Vestfossen

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Storgata, main street of Vestfossen

Vestfossen is a village in the municipality of Øvre Eiker in the county of Buskerud, Norway. Vestfossen is a former industrial city with traditions dating back to the 16th century. As of 2008 Vestfossen had a population of 2,867 according to Statistics Norway. [1]

History[edit]

Vestfossen Kunstlaboratorium, formerly Vestfos Cellulosefabrik

The development of Vestfossen and its industrial tradition started during the 1500s. At that time, the manor house known as Fossesholm (Fossesholm Herregård) became the center of a land collecting effort for the purpose of creating a large-scale sawmill industry. Later, other types of industry emerged. The most influential among them were the Fredfos Wool Factory (Fredfos Uldvarefabrik) and the Vestfos Cellulose Factory (Vestfos Cellulosefabrik), a former paper company founded in 1886 as a pulp mill, which operated until declaring bankruptcy in 1967. [2] [3] [4]

An industrial crisis which occurred around 1970 lead to the fall of these factories, and large parts of the local industrial infrastructure was unused for a long time. After the year 2000, a cultural effort led to the establishment of several cultural institutions here, most notably the contemporary art gallery of the Vestfossen Art Laboratory (Vestfossen Kunstlaboratorium) founded by artist Morten Viskum. Exhibitions have featured works by Roy Lichtenstein, Claes Oldenburg, Anselm Kiefer, Joseph Beuys, Louise Bourgeois, Cindy Sherman, Bjarne Melgaard, Henrik Sørensen and Harald Sohlberg. Vestfossen now calls itself "the capital of culture". [5] [6]

Geography[edit]

Vestfosselva River runs through Vestfossen, flowing out from the two contiguous lakes Fiskumvannet and Eikern. Vestfosselva is the largest tributary of the Drammenselva. Vestfossen waterfall is dammed and has a power station, Vestfossen kraftverk. On the lower side of the waterfall, the river continued to Hokksund, where it splits into two rivers, Nøstelva and Loeselva, both of which flow into the Drammenselva.[7]

Fosseholm Manor House[edit]

Fossesholm Manor House
Fossesholm Manor north wing

Between 1541-1548, Peder Hanssøn Litle (c. 1500 – 1551), who served as captain as the Akershus Fortress, gained control of properties located on the lower part of the Drammen waterway. The water falls were bought with a view toward operating saw mills and establishing a lumber trade on a large scale. The estate remained within the Litle family until 1616 when Gunde Lange (1570–1645) acquired it and changed the name of the farm to Fossesholm Herregård around 1630.[8] [9]

In 1763, Jørgen von Cappelen (1715–1785) acquired Fossesholm. He expanded the estate and developed a magnificent set of buildings in rococo style inspired by great European manor houses. The Swedish painter Eric Gustav Tunmarck (1729–1789) decorated many of the interior walls with scenes from the farm environment.[10]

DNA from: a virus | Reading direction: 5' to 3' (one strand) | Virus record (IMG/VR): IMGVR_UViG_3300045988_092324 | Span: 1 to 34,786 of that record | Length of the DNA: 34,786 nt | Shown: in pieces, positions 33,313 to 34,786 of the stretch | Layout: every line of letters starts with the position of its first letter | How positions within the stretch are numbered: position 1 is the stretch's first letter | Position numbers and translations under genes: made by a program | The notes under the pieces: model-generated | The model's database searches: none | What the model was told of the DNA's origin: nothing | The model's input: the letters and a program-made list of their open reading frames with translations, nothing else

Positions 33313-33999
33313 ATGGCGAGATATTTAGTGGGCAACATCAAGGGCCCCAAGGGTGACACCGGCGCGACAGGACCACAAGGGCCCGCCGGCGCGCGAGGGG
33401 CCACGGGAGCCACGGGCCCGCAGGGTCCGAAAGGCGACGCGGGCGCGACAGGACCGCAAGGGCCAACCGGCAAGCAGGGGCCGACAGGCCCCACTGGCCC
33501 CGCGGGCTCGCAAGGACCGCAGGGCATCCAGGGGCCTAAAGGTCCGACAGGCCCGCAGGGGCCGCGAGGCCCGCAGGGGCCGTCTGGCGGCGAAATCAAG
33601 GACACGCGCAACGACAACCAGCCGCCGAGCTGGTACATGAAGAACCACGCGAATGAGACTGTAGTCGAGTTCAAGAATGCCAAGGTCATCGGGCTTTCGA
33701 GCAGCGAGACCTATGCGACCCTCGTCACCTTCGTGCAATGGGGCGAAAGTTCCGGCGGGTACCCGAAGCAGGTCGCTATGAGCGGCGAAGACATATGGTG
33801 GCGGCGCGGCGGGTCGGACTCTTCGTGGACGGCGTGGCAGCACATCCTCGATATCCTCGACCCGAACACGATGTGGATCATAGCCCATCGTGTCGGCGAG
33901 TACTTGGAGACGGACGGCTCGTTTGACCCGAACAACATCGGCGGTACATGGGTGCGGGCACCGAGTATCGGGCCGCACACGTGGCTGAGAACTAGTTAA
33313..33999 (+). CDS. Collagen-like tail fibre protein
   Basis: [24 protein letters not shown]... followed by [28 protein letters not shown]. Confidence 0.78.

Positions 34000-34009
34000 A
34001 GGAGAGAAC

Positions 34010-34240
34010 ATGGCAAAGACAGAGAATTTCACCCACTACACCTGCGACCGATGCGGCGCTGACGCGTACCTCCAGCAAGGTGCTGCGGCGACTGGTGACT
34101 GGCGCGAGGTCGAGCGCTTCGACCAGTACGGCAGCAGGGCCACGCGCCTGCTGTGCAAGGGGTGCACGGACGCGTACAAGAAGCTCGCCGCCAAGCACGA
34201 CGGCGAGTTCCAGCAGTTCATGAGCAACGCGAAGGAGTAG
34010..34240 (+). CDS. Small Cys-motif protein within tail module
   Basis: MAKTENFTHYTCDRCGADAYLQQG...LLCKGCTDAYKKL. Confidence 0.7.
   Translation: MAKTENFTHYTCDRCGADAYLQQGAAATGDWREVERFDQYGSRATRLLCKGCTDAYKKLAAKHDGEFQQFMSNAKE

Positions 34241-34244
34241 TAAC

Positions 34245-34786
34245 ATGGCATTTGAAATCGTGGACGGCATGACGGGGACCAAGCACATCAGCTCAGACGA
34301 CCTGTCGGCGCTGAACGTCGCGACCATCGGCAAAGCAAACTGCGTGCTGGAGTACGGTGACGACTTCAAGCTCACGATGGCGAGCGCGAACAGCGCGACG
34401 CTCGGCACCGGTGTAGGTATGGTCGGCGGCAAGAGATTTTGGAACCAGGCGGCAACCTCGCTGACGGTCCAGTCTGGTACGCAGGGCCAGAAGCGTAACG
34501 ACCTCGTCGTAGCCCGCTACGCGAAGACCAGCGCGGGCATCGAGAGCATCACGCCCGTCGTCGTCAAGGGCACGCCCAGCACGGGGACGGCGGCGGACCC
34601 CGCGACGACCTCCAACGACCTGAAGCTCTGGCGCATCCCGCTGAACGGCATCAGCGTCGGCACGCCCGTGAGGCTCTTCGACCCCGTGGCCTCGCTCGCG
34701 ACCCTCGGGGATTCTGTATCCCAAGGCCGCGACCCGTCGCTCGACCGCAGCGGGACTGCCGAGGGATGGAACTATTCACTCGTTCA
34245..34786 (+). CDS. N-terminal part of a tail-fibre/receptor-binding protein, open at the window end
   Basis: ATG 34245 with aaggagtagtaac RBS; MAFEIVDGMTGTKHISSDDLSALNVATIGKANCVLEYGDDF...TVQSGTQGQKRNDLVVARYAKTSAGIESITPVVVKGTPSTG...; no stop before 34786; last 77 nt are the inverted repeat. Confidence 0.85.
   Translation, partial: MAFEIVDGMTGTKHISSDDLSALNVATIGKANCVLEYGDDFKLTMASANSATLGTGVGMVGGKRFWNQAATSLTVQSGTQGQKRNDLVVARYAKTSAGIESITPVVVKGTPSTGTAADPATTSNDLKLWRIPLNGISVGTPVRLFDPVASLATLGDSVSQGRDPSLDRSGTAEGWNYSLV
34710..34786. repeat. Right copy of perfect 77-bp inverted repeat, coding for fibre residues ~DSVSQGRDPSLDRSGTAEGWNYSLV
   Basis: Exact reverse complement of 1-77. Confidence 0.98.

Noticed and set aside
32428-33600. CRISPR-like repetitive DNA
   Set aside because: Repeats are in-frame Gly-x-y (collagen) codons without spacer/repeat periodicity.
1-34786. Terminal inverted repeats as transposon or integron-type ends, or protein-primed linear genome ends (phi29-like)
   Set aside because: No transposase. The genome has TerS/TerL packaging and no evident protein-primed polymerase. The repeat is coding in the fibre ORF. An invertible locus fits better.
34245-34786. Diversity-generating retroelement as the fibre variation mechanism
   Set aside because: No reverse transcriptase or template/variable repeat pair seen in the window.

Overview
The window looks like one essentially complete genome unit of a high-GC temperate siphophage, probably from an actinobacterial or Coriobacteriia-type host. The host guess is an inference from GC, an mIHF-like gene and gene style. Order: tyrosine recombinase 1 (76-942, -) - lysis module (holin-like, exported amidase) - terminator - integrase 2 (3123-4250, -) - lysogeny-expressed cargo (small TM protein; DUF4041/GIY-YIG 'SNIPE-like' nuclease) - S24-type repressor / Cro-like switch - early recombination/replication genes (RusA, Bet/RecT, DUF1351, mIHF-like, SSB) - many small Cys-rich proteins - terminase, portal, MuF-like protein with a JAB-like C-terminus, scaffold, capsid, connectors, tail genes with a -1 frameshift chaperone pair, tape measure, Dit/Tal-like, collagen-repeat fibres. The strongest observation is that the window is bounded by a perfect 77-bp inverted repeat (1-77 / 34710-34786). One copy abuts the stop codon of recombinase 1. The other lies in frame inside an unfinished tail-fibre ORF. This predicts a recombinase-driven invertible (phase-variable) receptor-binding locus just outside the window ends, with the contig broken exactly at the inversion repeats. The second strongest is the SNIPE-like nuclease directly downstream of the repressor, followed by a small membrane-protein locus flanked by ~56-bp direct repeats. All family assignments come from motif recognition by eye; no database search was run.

The good times for the Norwegian lumber trade came to an abrupt halt when Norway entered into war (1807–1814) which effected the prime lumber market of Great Britain. In 1822 Fossesholm Manor was submitted for auction.[11]

Amund Pedersen Fossesholm (1830–1930), who was the owner of the manor until his death, started a number of local business, including a brewery, sawmill and mill and Vestfossen Træmasse factory (Vestfossen Træmassefabrik). Fossesholm Manor including 22 acres of land was acquired in 1973 by Stiftelsen Fossesholm Herregård.[12]

Notable residents[edit]

Gallery[edit]

Coordinates: 59°43′47″N 9°52′11″E / 59.72972°N 9.86972°E / 59.72972; 9.86972

References[edit]

  1. ^ "Vestfossen". lokalhistoriewiki.no. Retrieved October 1, 2017.
  2. ^ "Det historiske Vestfossen". eiker.org. Retrieved October 1, 2017.
  3. ^ "Fredfos Uldvarefabrik". eiker.org. Retrieved October 1, 2017.
  4. ^ Pål Thonstad Sandvik Vestfos Cellulosefabrik (Store norske leksikon)
  5. ^ Geir Thorsnæs Vestfossen (Store norske leksikon)
  6. ^ Annette Faltin Vestfossen Kunstlaboratorium (Store norske leksikon)
  7. ^ "Vestfosselva". lokalhistoriewiki.no. Retrieved October 1, 2017.
  8. ^ Fossesholm Herregård (visitnorway.com) Archived September 28, 2011, at the Wayback Machine.
  9. ^ "The History of the Manor" (PDF). fossesholm.no. Retrieved October 1, 2017.
  10. ^ Jon Gunnar Arntzen. "Cappelen". Store norske leksikon. Retrieved October 1, 2017.
  11. ^ Fossesholm Manor (Norway Attractions)
  12. ^ History of Fosseholm (Fossesholm Herregård)

Other sources[edit]

  • Bent Ek (2005) Elektrisiteten på Øvre Eiker (Øvre Eiker Energi) ISBN 82-303-0583-8
  • Øystein Kock Johansen; Bjarnar Moseng (1994) Eikers historie (Øvre Eiker kommune) ISBN 82-993165-0-2
  • Øystein Rian (1995) Aschehougs Norgeshistorie, Bd. 5 (Oslo: Aschehoug) ISBN 82-03-22018-5
  • Tom Schandy (2016) Øvre Eiker (Forlaget Tom & Tom) ISBN 9788292916216

External links[edit]